Interior Photo of Miller Flannery Law LLC

Distinguished Legal Representation With Small-Town Service

There’s no need to drive to Indiana’s larger cities. Find the legal help you are looking for in your own community.

Using bankruptcy as a foreclosure defense

On Behalf of | Aug 21, 2019 | Bankruptcy |

If you have fallen behind on mortgage payments and are barely managing to stay current on some other financial obligations, there is no time like the present for you to consider bankruptcy. Depending on how far in arrears your mortgage is and your financial circumstances, filing for bankruptcy may enable you to keep your home.

Before you rush to file a petition for financial insolvency, you should understand which bankruptcy chapter is more beneficial for your situation. Consider the following information about bankruptcy and how you could use it as a defense against foreclosure.

Chapter 7 bankruptcy can buy you more time

Once you file for Chapter 7 or Chapter 13, the courts will issue an automatic stay order that prohibits creditors/lenders from continuing their collection activities while the courts process your petition. If you file for Chapter 7, you need to understand that it does not stop foreclosure; it merely delays it. It is a good avenue to take if you feel that your dire financial troubles are short term and resolvable in a few months. The automatic stay of Chapter 7 bankruptcy and completion process can give you enough time to make up the delinquent payments with your lender.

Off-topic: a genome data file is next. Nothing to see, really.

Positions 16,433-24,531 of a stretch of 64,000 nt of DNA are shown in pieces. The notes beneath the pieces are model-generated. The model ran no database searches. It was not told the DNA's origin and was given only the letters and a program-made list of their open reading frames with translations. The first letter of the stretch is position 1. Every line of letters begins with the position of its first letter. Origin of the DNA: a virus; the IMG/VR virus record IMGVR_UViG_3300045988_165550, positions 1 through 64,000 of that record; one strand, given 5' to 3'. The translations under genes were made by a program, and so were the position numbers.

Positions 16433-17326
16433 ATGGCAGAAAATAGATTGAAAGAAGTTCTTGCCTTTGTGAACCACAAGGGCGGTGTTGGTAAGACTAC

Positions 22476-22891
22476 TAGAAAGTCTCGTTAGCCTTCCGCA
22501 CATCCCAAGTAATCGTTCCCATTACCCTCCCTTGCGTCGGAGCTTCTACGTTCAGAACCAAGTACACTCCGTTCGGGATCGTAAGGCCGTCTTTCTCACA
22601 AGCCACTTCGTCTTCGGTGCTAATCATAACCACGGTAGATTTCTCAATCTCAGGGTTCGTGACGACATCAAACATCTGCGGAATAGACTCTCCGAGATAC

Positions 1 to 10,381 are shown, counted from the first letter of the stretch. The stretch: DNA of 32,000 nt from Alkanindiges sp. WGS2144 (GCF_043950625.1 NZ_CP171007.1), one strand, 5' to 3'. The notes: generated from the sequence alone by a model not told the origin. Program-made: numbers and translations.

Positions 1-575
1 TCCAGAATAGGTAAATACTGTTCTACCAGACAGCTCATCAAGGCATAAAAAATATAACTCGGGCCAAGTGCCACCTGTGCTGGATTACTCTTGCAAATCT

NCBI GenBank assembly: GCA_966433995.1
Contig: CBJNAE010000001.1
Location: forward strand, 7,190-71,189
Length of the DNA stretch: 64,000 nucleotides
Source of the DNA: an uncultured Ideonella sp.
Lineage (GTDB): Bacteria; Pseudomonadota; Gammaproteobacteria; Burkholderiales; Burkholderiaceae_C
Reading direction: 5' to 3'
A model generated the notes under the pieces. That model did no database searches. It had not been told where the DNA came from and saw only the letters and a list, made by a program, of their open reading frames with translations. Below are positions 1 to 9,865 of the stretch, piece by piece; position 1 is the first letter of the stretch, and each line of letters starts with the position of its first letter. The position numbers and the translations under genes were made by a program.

Chapter 13 can help you beat foreclosure

If your income does not make it possible for you to bring your mortgage current because you need more time, you may find it more beneficial to file for Chapter 13. This type of bankruptcy gives you significantly more time to catch up on your mortgage and other delinquent payments. A bankruptcy trustee negotiates on your behalf with your creditors to restructure your payments into a three- to five-year repayment plan. Fulfilling the obligations of the payment plan will entitle you to keep your home and avoid foreclosure.

Keep in mind that most lenders do not start the foreclosure process until there are several consecutive missed payments.